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They called her Miss Mary. And for hundreds of girls at two of Toronto's most exclusive private schools, the former physical-education teacher served as an inspiration for life, happiness and health.

Mary Ross Barker -- who would have turned 100 in January -- died in Ingonish, N.S., on July 21.

Ms. Barker was born in Toronto in 1905, the only child of Wesley Barker, of Springfield, Mass., and Christine Ross, of Little Bras d'Or in Cape Breton. She attended Branksome Hall from 1913 to 1923.

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As a student, she spent considerable time in the head mistress's office.

"I was 'sent to Miss Read' frequently for being impertinent, being late, having my hands dirty," she recalled in The Road Well Kept, Heather Robertson's history of Branksome Hall. But the encounters didn't appear to dampen her enthusiasm for the school: "She never chewed me out."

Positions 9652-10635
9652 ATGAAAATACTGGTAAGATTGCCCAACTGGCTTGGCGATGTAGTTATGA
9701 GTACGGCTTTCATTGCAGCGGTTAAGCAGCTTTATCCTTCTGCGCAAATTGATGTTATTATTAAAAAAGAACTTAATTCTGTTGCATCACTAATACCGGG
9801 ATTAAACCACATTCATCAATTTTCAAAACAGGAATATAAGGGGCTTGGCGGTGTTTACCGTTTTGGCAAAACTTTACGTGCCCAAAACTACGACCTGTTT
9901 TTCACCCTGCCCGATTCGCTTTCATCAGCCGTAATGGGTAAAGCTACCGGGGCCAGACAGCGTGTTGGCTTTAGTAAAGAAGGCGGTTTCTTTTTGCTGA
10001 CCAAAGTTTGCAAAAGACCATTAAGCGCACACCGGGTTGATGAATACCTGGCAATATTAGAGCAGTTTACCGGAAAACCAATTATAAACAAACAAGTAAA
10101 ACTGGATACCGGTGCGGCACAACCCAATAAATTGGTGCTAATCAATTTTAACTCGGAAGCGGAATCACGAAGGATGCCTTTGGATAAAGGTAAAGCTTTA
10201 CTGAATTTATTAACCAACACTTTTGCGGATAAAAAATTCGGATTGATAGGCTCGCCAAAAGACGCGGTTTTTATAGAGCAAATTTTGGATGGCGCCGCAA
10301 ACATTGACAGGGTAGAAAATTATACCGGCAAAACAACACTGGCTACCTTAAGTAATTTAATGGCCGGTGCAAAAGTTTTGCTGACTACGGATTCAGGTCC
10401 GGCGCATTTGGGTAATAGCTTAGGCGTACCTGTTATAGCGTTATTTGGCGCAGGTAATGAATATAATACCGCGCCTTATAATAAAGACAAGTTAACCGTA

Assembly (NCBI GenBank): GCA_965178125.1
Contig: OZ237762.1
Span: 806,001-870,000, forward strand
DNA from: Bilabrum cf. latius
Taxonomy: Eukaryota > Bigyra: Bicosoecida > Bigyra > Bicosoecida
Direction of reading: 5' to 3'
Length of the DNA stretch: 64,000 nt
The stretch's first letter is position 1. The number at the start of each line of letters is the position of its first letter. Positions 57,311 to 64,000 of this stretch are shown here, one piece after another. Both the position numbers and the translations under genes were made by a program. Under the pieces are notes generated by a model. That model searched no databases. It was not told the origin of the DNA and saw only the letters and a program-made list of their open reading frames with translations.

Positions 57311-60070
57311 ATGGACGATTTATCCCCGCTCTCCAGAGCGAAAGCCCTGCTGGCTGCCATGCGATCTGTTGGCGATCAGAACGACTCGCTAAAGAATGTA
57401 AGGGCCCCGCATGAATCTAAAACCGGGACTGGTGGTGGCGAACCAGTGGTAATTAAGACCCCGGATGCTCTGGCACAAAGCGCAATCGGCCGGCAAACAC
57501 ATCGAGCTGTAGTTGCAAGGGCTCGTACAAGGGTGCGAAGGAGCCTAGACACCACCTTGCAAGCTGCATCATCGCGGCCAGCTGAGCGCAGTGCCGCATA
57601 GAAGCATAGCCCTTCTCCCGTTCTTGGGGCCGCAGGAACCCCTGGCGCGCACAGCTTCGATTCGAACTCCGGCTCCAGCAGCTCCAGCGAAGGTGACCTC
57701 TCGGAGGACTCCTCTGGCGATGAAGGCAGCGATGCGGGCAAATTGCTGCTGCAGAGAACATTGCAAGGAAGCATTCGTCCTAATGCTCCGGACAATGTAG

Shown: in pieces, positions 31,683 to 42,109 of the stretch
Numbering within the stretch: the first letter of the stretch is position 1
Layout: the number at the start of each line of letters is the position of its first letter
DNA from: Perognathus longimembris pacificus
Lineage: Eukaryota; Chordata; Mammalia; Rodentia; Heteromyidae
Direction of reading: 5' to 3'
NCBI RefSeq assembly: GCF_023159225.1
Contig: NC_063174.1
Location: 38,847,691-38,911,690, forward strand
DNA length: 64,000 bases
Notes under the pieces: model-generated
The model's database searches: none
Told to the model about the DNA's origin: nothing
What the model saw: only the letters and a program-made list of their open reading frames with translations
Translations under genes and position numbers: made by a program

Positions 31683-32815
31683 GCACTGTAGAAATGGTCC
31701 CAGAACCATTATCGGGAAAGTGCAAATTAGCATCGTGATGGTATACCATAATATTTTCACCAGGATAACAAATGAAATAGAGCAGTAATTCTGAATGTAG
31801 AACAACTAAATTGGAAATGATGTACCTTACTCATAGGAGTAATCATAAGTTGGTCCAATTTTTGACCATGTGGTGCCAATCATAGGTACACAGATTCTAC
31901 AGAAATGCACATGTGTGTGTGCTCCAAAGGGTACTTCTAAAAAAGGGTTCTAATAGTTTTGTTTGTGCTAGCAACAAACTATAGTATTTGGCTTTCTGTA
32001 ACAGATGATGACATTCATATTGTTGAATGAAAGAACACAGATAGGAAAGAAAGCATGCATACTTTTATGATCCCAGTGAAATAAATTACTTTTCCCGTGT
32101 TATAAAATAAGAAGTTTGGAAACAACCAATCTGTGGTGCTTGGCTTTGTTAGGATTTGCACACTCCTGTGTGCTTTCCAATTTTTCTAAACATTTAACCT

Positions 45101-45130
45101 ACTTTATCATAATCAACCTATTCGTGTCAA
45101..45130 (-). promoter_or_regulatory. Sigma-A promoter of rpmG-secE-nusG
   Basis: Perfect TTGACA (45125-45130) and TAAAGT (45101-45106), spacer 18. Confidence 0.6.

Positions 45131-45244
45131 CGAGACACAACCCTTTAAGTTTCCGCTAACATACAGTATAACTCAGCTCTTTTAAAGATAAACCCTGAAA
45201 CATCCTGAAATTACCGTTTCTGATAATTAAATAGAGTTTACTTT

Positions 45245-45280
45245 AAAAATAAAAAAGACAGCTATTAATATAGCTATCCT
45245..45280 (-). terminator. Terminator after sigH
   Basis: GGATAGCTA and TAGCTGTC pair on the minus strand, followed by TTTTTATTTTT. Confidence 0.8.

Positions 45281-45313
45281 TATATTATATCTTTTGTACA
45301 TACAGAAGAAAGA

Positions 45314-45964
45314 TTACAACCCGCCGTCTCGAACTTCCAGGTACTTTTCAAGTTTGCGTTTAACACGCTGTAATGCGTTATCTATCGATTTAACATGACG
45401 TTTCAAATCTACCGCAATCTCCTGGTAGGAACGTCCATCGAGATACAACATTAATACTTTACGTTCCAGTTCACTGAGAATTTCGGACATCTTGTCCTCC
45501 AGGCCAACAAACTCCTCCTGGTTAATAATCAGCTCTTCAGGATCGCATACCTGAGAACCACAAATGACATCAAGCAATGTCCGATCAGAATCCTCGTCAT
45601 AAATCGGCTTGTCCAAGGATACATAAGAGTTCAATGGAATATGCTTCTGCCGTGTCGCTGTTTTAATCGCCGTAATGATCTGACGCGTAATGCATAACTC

Much to her surprise, Ms. Barker was later hired to work as the junior school's gym mistress, teaching swimming and life-saving skills to the it's 250 students.

She worked at the school for four years, beginning in 1925, and was considered a pioneer in women's athletics and volunteerism. In 1929, she moved to another girls school, Loretto Abbey, to teach gymnastics. In an article that appeared in The Read, Branksome's alumnae magazine, she said she could "scarcely believe" that a Catholic girls school would agree to hire a Protestant teacher "with a Presbyterian for a grandmother and a heathen for a grandfather."

When she retired and moved to Ingonish in 1957, she built a house by the sea and spent many mornings walking her Newfoundland dog down to the wharf to visit the fishermen.

In 1999, Ms. Barker became a member of the Order of Canada.

"She had a tremendous spirit. No obstacle was too big to conquer. She just moved with the times," said Susan Ross, Ms. Barker's cousin and a Branksome Hall alumna. "She was 99 when she died, but she always seemed young to me."

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